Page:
Irish people in the dark as to what blockchain technology is

Majority of those surveyed by Amarach said they wouldn’t choose a career in blockchain

Blockchain is the technology that underpins popular cryptocurrencies such as bitcoin

Blockchain is the technology that underpins popular cryptocurrencies such as bitcoin

 

Blockchain may be the next big thing technology-wise but most people in the Republic don’t know what it is and therefore haven’t considered a career in it, a new study reveals.

Despite a burgeoning blockchain community here, with companies such as Deloitte, Mastercard and ConsenSys all recruiting heavily recently, some 75 per cent of those surveyed by Amárach said they would not think of working in the sector.

The study of 1,000 people, commissioned by Wachsman, found that just over half of those who rejected the idea of a blockchain-related job cited a lack of understanding over what the technology is as their primary reason. Many also cited not having sufficient skills to work in blockchain.

Those aged between the ages of 25 to 34 years were most keen to work in the sector, with men more likely to be interested than women.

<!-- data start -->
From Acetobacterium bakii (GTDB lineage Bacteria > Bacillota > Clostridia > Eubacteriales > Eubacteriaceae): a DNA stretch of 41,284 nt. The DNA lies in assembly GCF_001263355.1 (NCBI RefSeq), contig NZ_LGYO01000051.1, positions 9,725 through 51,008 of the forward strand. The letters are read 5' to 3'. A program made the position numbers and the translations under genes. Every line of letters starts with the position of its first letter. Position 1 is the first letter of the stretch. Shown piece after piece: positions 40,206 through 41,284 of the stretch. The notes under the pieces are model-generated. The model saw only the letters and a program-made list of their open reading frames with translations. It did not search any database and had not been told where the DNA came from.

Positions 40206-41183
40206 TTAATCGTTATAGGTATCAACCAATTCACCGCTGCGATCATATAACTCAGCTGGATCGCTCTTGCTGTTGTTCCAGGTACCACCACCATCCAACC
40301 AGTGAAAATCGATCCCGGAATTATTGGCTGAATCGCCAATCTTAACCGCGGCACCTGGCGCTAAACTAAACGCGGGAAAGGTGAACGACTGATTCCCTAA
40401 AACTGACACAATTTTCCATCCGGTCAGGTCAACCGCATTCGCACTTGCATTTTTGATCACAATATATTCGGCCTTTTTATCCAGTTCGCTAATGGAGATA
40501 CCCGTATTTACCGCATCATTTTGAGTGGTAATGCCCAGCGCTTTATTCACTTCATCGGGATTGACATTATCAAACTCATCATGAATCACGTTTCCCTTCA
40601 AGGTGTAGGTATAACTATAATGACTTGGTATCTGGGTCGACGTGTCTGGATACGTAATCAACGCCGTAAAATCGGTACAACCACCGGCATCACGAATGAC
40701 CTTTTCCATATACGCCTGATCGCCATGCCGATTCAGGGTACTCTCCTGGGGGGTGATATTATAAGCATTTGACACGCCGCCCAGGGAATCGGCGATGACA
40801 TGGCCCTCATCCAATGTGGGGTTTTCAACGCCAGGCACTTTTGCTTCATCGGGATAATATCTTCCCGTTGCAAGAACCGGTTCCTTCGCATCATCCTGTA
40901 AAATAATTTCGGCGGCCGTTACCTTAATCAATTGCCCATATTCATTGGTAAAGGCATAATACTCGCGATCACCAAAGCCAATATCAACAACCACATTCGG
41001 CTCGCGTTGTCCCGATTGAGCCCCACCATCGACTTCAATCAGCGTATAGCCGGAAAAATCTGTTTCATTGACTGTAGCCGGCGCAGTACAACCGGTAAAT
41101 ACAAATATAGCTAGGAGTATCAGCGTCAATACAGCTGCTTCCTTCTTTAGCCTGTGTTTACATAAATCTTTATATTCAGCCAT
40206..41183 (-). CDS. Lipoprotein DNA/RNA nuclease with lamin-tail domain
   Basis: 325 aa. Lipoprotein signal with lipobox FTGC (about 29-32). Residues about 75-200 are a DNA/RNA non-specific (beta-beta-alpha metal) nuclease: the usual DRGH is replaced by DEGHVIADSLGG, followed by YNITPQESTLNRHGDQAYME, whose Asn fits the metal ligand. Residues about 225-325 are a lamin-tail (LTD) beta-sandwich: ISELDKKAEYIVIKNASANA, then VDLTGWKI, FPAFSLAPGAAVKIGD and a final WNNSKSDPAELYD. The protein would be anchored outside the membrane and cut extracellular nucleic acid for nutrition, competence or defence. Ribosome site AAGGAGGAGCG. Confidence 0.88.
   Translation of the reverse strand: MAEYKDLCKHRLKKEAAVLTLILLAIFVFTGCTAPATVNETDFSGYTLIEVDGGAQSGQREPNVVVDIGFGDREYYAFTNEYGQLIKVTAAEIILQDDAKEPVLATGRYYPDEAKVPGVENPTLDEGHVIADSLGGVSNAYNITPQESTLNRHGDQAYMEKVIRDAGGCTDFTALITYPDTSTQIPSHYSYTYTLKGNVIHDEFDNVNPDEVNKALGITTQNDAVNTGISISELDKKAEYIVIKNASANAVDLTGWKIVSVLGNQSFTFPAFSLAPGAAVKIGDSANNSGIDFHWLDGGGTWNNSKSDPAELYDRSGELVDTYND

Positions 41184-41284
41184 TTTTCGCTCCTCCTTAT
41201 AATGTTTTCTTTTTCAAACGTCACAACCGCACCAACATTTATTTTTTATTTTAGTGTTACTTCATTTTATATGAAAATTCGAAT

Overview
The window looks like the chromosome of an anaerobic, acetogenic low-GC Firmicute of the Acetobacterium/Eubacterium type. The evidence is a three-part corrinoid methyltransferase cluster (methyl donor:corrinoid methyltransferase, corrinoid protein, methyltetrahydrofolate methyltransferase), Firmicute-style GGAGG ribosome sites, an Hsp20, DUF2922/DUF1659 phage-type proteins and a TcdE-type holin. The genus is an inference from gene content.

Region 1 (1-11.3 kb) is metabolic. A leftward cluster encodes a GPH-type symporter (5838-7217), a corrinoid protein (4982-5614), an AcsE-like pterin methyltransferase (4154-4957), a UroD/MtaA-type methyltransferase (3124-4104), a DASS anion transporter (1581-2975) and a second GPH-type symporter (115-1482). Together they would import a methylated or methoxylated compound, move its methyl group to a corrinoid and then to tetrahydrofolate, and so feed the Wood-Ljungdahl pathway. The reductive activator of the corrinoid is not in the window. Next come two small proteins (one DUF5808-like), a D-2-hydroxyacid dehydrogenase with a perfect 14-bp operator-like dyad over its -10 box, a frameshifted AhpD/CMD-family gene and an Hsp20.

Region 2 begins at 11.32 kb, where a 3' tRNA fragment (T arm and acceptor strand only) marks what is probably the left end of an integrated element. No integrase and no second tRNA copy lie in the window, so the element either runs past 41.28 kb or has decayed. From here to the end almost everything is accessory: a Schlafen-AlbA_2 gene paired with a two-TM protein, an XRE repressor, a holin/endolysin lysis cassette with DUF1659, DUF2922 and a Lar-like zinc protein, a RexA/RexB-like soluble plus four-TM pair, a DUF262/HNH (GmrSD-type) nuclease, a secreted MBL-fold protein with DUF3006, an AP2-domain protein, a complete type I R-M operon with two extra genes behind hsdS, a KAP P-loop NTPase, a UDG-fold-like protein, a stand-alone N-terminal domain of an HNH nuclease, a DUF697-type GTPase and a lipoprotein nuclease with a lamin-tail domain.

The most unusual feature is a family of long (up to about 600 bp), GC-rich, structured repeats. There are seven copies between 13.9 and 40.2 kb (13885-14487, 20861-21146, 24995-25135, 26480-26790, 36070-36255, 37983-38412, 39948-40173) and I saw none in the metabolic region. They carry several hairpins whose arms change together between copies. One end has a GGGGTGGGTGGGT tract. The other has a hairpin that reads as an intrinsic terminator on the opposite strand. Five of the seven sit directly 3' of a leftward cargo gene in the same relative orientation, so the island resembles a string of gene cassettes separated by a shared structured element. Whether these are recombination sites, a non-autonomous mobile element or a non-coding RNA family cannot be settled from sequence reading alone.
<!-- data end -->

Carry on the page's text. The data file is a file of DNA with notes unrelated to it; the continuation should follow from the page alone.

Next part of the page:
Cryptocurrencies

Blockchain is the technology that underpins popular cryptocurrencies such as bitcoin. A blockchain is an ever-changing record of transactions that is maintained simultaneously across computers in a network. The technology is seen as a major breakthrough as it ensures high levels of traceability and security in online transactions.

While most commonly associated with cryptocurrencies, blockchain is forecast to transform business models across a wide range of industries.

Worldwide spending on blockchain is expected to reach $1.5 billion (€1.3 billion), double the amount spent last year, according to research group IDC. Spending on blockchain solutions is forecast to rise to $11.7 billion (€10.3 billion) in 2022 with a five-year compound annual growth rate (CAGR) of 73.2 per cent during that period.

“With demand for blockchain technology experts skyrocketing both in Ireland and abroad, it’s important for people to realise that a career in blockchain stretches far beyond requiring a computer science, business of finance degree,” said David Wachsman, founder of the blockchain services group.

“Industry newcomers in Ireland can be professionally trained and educated on the disruptive power and potential of blockchain because it is quickly becoming among the most significant career opportunities of our generation,” he added.